Justice Now partners with people in women’s prisons and local communities to build a safe, compassionate world without prisons. Justice Now combines the provision of legal services with political organizing to support people in women’s prisons and challenge the prison industrial complex.
kiran nigam supported core Justice Now staff in planning for an organizational leadership transition, moving to a shared leadership structure that centers those directly impacted by the prison industrial complex as the co-directors step down.
AORTA facilitated a two-day “advance” that laid the groundwork for the transition. The advance was an opportunity to map the organization’s current work, develop a shared organizational vision, define the structure going forward, and plan for the upcoming transition. Justice Now staff came out of this retreat with a clear timeline and implementation steps for moving through the transition. This information was then shared with the board of directors.
kiran provided ongoing consulting and training with Justice Now staff to support them in implementing the steps coming out of the retreat. The group followed up with an additional one-day “advance” to develop systems for collective evaluations and accountability after the transition. The co-directors were able to leave the organization with a clear plan for taking over their responsibilities, and the remaining staff felt supported and confident in taking on shared leadership.
What Justice Now Says About Their Experience
The feedback about the training kiran delivered has always been extremely positive, and when we needed to make a decision about who to ask to help us transition from a hierarchical to a collective leadership, there really were very few other options!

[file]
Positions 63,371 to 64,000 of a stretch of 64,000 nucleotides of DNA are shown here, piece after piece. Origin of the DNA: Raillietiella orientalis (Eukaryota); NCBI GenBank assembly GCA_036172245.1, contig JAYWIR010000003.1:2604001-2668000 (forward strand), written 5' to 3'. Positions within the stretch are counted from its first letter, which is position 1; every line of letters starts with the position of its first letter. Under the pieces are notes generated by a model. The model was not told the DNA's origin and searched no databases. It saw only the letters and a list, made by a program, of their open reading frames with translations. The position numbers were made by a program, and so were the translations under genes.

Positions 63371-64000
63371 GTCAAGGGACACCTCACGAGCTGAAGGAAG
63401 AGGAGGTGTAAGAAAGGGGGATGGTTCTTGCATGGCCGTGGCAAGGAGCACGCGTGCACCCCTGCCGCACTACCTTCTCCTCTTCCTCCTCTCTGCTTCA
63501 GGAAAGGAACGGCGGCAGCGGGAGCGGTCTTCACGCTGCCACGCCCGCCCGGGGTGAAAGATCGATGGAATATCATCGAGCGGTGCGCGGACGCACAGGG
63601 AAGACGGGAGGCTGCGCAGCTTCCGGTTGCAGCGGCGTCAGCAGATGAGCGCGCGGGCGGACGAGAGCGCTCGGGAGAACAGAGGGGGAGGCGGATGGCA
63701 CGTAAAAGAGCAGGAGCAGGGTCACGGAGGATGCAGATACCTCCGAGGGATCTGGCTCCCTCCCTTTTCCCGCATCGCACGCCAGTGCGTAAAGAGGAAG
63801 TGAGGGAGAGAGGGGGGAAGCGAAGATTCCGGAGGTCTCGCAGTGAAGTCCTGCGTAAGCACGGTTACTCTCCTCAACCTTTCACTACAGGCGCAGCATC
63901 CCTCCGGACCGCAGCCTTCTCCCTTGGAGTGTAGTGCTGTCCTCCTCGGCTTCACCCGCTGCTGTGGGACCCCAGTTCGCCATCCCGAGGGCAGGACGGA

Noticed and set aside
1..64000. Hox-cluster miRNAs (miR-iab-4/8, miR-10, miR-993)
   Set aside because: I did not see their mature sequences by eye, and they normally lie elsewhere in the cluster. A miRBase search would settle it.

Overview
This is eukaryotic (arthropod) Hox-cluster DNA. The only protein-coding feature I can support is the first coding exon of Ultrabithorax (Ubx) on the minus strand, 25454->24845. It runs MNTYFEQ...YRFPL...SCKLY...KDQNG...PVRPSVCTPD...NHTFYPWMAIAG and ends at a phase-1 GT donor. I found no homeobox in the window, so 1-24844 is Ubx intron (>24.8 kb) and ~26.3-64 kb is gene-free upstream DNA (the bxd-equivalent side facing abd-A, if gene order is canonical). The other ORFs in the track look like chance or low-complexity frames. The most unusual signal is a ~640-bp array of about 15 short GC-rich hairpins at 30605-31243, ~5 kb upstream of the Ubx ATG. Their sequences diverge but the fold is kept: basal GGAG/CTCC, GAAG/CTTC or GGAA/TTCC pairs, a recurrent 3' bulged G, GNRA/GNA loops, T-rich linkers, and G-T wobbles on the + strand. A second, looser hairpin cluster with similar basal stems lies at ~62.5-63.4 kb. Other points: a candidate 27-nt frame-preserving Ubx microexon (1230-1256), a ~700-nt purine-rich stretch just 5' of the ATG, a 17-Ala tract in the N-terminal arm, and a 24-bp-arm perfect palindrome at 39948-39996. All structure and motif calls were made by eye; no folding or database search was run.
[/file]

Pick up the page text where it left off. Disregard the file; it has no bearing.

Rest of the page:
kiran worked with us to understand exactly what we wanted from our ‘advance’ and the different steps we needed to take to ensure a smooth and supported transition. We knew the advance would present us with some difficult questions and tough decisions to be made – but working with kiran, they didn’t feel anywhere near as tough! kiran’s energy and positive nature, combined with their understanding of our values and practices, really left us feeling that we were ready and prepared for whatever was coming next.
We referred to the work we did on our advance often over the next few months, and arranged another check in advance with kiran a few months after the first meeting. We will continue to work with AORTA as we continue to build and grow our community, and often recommend them to our allies and comrades within the anti-prison movement.
-Hannah McFaull, Justice Now
Girls Rock Philly (GRP) is a volunteer-based non-profit music and mentoring organization dedicated to empowering girls and young women from the greater Philadelphia region through music education and activities that foster leadership skills, creativity, critical thinking, and collaboration.
At the beginning of 2014, Jenna Peters-Golden kicked off a year-long consulting contract with Girls Rock Philly with the goal of exploring, challenging, and offering education regarding Leadership within the GRP community.
We facilitated discussions with staff, board, volunteers, and other constituents in the GRP community to gather their perspectives and input on shaping the leadership plan (below). We also surveyed these constituents to help further identify roadblocks and hopes for leadership.
Jenna provided three half-day trainings to the GRP group.
This retreat was an important opportunity for all GRP stakeholders to be in the same room discussing the ins and outs of GRP’s values as an organization on a large scale and specific to leadership. It was a key moment to solidify the organization’s identity.
As a final outcome, AORTA created an integrated leadership plan (1,3, and 5 year) that dynamically interfaces with GRP’s other organizational documents (budget, programming cycle, and other plans). The plan includes a detailed hiring timeline for a Co-Director, recommendations for forming a Youth Advisory Board and a Volunteer Coordinating Committee, and advice for preparing for organizational growth. The plan also incorporates “fabulous practices” from other organizations on leadership principles, structures, and priorities.